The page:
In recent years there has been a rise in discrimination and xenophobia in Western Europe with attitudes, behaviors and policies reinforcing one another. Xenophobic actors are taking advantage of the economic crisis and are using Muslims, immigrants, and Roma as scapegoats. The Open Society Fund to Counter Xenophobia takes the term xenophobia to refer to those attitudes, prejudices, behaviors and policies that reject, exclude, or deny equal treatment and often vilify persons, based on perceived racial or ethnic origin, or national or religious background.
The Fund to Counter Xenophobia, a grantmaking program of the Open Society Foundations, will tackle both the causes and manifestations of xenophobia in order to see acts and practices of discrimination reduced, to guarantee nondiscriminatory policies and to (re)gain a social and cultural consensus in which xenophobic views and practices are considered unacceptable.
The fund was launched at the end of 2011 and its strategy took into consideration the investment by private foundations and the European Union in order to cover the existing gaps. The fund will aim to reduce discriminatory and xenophobic attitudes, practices and policies across Western Europe.
Beyond an investment on transnational and pan-European issues and projects, particular attention will be devoted to a few countries (The Netherlands, France and Spain) and to certain regions or cities. Since 2010, the Open Society Foundatons have piloted activities in Italy where the specific areas of intervention are migrants’ rights, Roma and minority rights, and freedom of information. The activities eligible for funding are monitoring and research; advocacy, media relations and campaigning; legal support and litigation; civil society development.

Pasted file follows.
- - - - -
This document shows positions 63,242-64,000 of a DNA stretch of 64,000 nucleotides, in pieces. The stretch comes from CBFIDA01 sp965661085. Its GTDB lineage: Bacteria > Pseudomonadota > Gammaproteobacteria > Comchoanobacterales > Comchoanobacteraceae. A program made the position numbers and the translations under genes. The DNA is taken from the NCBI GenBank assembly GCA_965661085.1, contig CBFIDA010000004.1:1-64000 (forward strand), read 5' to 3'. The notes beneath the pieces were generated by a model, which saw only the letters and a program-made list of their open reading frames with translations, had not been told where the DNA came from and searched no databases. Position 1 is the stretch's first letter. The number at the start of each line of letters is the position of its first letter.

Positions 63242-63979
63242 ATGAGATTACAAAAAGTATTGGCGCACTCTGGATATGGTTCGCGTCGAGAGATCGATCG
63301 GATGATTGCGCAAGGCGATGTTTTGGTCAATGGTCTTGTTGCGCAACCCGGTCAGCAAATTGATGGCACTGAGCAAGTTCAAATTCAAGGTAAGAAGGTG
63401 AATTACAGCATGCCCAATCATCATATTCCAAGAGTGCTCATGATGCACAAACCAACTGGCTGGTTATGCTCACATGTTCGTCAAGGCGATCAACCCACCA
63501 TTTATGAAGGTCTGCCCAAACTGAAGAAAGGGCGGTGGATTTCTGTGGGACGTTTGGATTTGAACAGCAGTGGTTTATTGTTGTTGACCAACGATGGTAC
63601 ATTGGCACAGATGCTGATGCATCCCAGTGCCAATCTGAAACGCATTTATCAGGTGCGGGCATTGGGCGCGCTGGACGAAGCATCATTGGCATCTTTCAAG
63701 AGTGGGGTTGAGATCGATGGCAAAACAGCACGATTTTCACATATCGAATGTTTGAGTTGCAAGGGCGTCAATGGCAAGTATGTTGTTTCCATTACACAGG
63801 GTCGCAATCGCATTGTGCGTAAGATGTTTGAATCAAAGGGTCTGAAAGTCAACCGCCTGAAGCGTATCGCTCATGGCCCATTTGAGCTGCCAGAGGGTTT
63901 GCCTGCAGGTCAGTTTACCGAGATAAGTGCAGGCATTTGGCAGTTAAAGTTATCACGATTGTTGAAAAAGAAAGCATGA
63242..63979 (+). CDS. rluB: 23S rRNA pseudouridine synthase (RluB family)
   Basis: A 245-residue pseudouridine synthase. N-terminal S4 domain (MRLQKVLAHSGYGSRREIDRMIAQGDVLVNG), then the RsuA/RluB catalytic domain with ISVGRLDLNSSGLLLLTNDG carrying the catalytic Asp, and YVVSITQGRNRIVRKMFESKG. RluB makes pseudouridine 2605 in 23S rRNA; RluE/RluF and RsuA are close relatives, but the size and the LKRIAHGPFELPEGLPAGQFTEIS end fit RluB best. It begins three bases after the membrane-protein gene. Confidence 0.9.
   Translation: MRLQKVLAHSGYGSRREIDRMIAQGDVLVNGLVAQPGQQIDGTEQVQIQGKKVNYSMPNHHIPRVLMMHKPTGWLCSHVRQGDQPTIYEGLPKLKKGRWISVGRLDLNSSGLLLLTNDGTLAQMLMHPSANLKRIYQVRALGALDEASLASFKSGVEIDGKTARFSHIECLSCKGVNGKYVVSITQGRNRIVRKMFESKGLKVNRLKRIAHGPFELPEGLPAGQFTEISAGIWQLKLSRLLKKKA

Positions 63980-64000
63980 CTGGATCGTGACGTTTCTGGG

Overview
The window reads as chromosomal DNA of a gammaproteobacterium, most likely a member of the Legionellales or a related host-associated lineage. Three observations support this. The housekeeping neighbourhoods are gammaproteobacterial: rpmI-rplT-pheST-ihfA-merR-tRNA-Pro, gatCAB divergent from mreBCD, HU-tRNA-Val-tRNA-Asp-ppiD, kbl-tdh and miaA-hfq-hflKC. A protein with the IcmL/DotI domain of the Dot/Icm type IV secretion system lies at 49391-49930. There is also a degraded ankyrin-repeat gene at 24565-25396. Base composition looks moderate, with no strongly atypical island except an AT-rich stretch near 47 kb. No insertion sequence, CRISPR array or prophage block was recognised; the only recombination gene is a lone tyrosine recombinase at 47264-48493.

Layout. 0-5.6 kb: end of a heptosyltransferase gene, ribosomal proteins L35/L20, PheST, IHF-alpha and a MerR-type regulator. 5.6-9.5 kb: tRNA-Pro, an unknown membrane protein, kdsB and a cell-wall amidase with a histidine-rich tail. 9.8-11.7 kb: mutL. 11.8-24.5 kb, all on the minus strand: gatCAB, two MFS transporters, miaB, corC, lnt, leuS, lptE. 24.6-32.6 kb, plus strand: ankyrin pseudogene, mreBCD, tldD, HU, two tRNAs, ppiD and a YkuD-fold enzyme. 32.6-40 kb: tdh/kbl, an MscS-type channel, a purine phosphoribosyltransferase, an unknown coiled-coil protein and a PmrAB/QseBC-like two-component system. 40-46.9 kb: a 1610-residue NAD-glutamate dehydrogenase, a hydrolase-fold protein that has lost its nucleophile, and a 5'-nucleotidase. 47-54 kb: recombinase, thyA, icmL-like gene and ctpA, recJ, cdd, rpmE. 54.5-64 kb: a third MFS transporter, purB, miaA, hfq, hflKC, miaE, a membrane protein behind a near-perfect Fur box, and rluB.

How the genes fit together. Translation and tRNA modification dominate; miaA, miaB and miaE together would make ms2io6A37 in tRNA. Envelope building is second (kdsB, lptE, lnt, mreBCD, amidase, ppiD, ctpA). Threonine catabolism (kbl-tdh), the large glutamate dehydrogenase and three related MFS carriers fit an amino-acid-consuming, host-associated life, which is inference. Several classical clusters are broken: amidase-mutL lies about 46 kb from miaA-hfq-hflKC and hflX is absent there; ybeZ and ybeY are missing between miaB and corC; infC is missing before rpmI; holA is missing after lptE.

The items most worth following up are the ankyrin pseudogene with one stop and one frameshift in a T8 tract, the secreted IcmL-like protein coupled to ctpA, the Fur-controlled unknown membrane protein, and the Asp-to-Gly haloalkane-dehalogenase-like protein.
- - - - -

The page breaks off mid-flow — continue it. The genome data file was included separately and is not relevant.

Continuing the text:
Eligibility Criteria
The Open Society Fund to Counter Xenophobia will mainly contact potential grantees proactively, but it will also be open to consider unsolicited proposals. Eligible initiatives will aim to:
Strengthen NGOs working to reduce xenophobia and intolerance at national and pan-European levels.
Support the development of innovative grassroots NGOs.
Sustain networking collaboration and knowledge sharing among CSOs.
Test “opposition research” methodologies.
Support cultural innovative strategies.
Support policy analysis and pragmatic research.
Guidelines
More information and grantmaking guidelines are available for download HERE.